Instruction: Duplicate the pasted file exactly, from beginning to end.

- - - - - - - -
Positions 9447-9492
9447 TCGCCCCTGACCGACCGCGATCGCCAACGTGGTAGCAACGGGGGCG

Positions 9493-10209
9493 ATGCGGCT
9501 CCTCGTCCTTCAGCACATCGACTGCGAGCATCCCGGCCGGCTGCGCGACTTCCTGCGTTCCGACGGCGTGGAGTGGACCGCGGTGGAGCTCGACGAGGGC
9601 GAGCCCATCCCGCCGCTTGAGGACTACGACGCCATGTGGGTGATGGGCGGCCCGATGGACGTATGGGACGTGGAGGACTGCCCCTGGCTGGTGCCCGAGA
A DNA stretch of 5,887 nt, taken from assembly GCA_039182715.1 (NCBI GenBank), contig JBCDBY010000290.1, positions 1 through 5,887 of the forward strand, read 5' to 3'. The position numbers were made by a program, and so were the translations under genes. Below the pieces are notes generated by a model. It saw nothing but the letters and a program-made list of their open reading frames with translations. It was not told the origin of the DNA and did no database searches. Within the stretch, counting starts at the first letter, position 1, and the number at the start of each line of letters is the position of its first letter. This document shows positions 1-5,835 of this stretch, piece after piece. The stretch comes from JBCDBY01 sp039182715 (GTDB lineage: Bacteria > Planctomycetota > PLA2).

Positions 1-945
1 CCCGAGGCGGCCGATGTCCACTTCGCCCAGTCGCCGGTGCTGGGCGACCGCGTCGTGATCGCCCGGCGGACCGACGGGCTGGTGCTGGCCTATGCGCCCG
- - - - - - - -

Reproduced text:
Positions 9447-9492
9447 TCGCCCCTGACCGACCGCGATCGCCAACGTGGTAGCAACGGGGGCG

Positions 9493-10209
9493 ATGCGGCT
9501 CCTCGTCCTTCAGCACATCGACTGCGAGCATCCCGGCCGGCTGCGCGACTTCCTGCGTTCCGACGGCGTGGAGTGGACCGCGGTGGAGCTCGACGAGGGC
9601 GAGCCCATCCCGCCGCTTGAGGACTACGACGCCATGTGGGTGATGGGCGGCCCGATGGACGTATGGGACGTGGAGGACTGCCCCTGGCTGGTGCCCGAGA
A DNA stretch of 5,887 nt, taken from assembly GCA_039182715.1 (NCBI GenBank), contig JBCDBY010000290.1, positions 1 through 5,887 of the forward strand, read 5' to 3'. The position numbers were made by a program, and so were the translations under genes. Below the pieces are notes generated by a model. It saw nothing but the letters and a program-made list of their open reading frames with translations. It was not told the origin of the DNA and did no database searches. Within the stretch, counting starts at the first letter, position 1, and the number at the start of each line of letters is the position of its first letter. This document shows positions 1-5,835 of this stretch, piece after piece. The stretch comes from JBCDBY01 sp039182715 (GTDB lineage: Bacteria > Planctomycetota > PLA2).

Positions 1-945
1 CCCGAGGCGGCCGATGTCCACTTCGCCCAGTCGCCGGTGCTGGGCGACCGCGTCGTGATCGCCCGGCGGACCGACGGGCTGGTGCTGGCCTATGCGCCCG